Location. 38° 39.486′ N, 78° 13.564′ W. Marker is in Sperryville, Virginia, in Rappahannock County. Marker can be reached from the intersection of Lee Highway (U.S. 211) and Sperryville Pike (U.S. 522). Marker is located next to a pedestrian footbridge near Main Street. Touch for map. Marker is at or near this postal address: 12018 Lee Highway, Sperryville VA 22740, United States of America. Touch for directions.
Other nearby markers. At least 8 other markers are within walking distance of this marker. A Hint of Total War (a few steps from this marker); Sigels' Corps (a few steps from this marker); Sperryville (within
Sister Caroline Marker image. Click for full size.
Photographed By J. J. Prats, September 25, 2010
3. Sister Caroline Marker
Marker is next to the walkway to town, which is just out of frame on the left.
shouting distance of this marker); Hopkins Ordinary (about 300 feet away, measured in a direct line); 48 Main Street (about 400 feet away); Medical Miracle (about 500 feet away); 33 Main Street (about 600 feet away); 31 Main Street (about 700 feet away). Touch for a list and map of all markers in Sperryville.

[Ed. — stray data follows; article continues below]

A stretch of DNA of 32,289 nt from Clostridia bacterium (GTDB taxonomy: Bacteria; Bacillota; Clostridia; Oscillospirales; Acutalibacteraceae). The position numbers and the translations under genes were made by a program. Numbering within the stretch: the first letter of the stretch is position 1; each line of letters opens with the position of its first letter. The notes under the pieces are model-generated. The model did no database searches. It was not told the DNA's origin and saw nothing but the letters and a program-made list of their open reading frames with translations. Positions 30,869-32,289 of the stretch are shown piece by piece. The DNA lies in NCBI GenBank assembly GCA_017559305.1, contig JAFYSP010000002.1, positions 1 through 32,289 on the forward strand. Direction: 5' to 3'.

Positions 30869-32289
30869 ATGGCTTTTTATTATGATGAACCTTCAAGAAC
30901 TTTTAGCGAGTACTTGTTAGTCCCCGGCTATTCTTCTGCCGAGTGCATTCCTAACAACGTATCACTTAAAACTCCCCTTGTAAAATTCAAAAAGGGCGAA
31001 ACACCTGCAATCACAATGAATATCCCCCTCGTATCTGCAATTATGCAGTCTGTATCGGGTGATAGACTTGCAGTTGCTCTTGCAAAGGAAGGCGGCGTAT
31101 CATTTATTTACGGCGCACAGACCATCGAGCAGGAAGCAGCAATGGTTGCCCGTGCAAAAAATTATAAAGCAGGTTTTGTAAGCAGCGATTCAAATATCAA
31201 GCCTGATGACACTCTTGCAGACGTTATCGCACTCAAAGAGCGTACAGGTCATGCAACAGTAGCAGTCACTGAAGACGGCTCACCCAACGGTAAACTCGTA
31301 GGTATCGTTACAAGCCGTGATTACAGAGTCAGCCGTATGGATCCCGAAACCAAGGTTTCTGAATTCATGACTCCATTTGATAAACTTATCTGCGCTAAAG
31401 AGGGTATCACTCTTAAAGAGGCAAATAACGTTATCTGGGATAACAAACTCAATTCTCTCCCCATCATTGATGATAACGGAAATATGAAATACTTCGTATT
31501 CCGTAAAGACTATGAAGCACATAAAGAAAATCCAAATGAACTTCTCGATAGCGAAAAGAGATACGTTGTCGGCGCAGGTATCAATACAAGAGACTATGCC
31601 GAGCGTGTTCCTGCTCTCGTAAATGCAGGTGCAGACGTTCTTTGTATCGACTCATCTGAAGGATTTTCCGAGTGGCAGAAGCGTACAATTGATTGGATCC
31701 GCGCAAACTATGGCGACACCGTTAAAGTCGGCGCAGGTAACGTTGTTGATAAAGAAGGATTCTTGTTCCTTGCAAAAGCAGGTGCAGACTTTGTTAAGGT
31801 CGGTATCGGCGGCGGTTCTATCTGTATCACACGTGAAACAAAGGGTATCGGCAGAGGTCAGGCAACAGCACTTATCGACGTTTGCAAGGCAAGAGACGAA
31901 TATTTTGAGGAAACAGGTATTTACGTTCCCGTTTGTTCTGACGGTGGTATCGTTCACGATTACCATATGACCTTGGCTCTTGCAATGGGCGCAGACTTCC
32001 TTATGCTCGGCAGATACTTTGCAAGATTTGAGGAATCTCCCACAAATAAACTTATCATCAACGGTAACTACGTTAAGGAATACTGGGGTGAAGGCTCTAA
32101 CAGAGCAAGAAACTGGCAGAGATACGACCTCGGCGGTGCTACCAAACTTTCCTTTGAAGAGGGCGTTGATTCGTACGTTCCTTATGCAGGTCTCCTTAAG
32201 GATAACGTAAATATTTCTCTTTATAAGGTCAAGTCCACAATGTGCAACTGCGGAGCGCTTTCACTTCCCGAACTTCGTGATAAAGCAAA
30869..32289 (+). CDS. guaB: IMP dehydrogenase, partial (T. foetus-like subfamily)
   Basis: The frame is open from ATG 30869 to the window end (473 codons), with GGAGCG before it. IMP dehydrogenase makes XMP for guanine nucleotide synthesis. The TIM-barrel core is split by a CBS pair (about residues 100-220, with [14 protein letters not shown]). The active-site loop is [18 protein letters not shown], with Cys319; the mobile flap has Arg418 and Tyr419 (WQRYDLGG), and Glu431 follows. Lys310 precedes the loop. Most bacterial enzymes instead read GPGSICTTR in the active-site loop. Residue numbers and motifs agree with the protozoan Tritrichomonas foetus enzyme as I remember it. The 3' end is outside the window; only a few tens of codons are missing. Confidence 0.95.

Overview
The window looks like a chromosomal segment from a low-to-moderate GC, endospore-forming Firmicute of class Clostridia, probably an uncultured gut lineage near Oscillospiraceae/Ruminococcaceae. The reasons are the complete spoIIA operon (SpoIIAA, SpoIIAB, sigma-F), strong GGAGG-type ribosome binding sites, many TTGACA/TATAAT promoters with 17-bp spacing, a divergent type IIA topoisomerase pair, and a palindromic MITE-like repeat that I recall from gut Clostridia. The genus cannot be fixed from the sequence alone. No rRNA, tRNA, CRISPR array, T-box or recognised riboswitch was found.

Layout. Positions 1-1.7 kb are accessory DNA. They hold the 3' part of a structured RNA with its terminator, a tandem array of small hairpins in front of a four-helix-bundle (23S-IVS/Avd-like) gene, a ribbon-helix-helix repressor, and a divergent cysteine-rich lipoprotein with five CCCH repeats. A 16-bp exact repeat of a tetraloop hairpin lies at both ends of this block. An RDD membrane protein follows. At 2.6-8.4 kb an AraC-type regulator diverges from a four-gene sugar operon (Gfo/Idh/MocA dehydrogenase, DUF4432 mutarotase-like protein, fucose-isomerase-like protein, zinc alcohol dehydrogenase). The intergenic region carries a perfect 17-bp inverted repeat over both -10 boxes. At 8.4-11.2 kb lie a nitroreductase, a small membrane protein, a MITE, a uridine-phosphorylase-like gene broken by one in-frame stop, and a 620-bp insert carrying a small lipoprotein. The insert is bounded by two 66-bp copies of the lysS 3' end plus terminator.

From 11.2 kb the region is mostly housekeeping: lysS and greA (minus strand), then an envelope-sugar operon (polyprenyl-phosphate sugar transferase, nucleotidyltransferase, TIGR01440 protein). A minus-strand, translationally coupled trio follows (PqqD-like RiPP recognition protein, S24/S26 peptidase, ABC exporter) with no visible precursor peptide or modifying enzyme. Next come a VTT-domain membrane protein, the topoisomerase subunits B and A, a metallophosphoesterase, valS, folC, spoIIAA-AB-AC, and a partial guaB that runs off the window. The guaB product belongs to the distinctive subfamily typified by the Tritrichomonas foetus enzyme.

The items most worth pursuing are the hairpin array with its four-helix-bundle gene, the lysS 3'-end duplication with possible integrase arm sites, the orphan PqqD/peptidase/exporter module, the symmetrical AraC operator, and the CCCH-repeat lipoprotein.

More about this marker. The upper center of the marker features two portraits captioned Caroline Terry as a young woman and Caroline Terry in old age. On the upper right of the marker is a map of Sperryville with historic sites and a portrait of Francis Millan. The sidebar inset contains photos of Caroline Terry's Colt Revolver and binoculars.
Also see . . .  The Journey Through Hallowed Ground. Sperryville Historic District - African American Presence (Submitted on January 16, 2010.) 
Union Army of Virginia Campsite image. Click for full size.
Photographed By J. J. Prats, September 25, 2010
4. Union Army of Virginia Campsite
This view is north.
Sister Caroline Marker image. Click for full size.
January 16, 2010
5. Sister Caroline Marker
Looking southwest to Sperryville and Blue Ridge Mountains. Marker is to the right of the large tree.
Sperryville Hotel (Hopkins Ordinary) image. Click for full size.
January 16, 2010
6. Sperryville Hotel (Hopkins Ordinary)
Grave of Sister Caroline image. Click for full size.
Photographed By Linda Lavender, February 15, 2012
7. Grave of Sister Caroline
Sister Caroline's grave in the black cemetery on Oventop Road.
Credits. This page was last revised on April 19, 2021. It was originally submitted on January 16, 2010. This page has been viewed 2,285 times since then and 169 times this year. Photos:   1. submitted on January 16, 2010.   2. submitted on April 19, 2021, by Devry Becker Jones of Washington, District of Columbia.   3, 4. submitted on September 30, 2010, by J. J. Prats of Powell, Ohio.   5, 6. submitted on January 16, 2010.   7. submitted on February 16, 2012, by Linda Lavender of Stafford, Virginia. • Craig Swain was the editor who published this page.

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Jul. 17, 2024